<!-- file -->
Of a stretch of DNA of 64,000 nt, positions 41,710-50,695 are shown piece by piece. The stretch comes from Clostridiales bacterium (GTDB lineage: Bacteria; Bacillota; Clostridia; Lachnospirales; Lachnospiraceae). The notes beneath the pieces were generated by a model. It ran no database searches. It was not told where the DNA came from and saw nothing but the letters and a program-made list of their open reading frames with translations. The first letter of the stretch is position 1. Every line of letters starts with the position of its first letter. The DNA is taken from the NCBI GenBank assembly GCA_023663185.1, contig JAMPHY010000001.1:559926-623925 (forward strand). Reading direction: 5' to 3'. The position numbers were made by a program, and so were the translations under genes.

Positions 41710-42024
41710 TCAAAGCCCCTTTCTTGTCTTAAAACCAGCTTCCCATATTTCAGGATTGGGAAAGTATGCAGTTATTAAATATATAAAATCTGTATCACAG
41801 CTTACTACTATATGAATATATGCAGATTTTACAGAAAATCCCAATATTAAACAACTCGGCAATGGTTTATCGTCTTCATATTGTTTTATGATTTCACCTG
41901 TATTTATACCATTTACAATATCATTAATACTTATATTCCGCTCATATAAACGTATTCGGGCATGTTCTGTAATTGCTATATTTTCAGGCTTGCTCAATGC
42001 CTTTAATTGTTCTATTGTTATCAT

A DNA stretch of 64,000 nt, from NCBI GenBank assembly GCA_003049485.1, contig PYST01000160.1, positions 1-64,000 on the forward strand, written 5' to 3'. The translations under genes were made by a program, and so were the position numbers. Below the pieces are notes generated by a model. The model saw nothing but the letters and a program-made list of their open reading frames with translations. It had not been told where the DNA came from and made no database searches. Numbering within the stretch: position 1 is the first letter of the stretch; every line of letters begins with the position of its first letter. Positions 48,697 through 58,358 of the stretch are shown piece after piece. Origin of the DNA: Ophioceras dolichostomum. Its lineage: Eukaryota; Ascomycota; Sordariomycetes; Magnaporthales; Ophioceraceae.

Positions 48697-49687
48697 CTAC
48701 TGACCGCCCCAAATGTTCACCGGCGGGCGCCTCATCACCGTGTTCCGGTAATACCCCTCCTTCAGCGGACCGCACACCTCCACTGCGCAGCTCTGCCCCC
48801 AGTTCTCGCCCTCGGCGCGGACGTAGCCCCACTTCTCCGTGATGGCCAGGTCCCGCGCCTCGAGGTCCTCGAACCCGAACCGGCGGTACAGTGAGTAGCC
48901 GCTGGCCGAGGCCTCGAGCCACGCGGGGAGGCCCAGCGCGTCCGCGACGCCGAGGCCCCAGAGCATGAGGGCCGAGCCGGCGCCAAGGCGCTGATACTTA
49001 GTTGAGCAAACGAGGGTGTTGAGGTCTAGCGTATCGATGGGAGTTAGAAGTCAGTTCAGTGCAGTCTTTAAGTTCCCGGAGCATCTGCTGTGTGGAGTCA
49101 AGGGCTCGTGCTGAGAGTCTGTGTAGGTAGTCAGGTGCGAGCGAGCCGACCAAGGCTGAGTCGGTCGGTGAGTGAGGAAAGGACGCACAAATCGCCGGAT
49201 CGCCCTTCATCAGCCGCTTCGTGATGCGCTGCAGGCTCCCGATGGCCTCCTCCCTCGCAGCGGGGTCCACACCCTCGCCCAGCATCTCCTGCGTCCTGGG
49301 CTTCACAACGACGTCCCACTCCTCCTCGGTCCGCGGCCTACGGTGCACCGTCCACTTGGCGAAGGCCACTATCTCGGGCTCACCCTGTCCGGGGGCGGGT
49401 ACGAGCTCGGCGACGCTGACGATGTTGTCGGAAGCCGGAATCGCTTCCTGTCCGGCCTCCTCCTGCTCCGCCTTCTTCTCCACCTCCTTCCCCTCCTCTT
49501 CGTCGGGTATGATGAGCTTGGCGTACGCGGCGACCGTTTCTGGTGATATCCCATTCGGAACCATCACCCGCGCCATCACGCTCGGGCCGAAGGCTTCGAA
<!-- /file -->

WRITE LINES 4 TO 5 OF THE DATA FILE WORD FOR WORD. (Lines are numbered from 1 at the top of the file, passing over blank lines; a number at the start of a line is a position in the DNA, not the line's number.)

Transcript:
41801 CTTACTACTATATGAATATATGCAGATTTTACAGAAAATCCCAATATTAAACAACTCGGCAATGGTTTATCGTCTTCATATTGTTTTATGATTTCACCTG
41901 TATTTATACCATTTACAATATCATTAATACTTATATTCCGCTCATATAAACGTATTCGGGCATGTTCTGTAATTGCTATATTTTCAGGCTTGCTCAATGC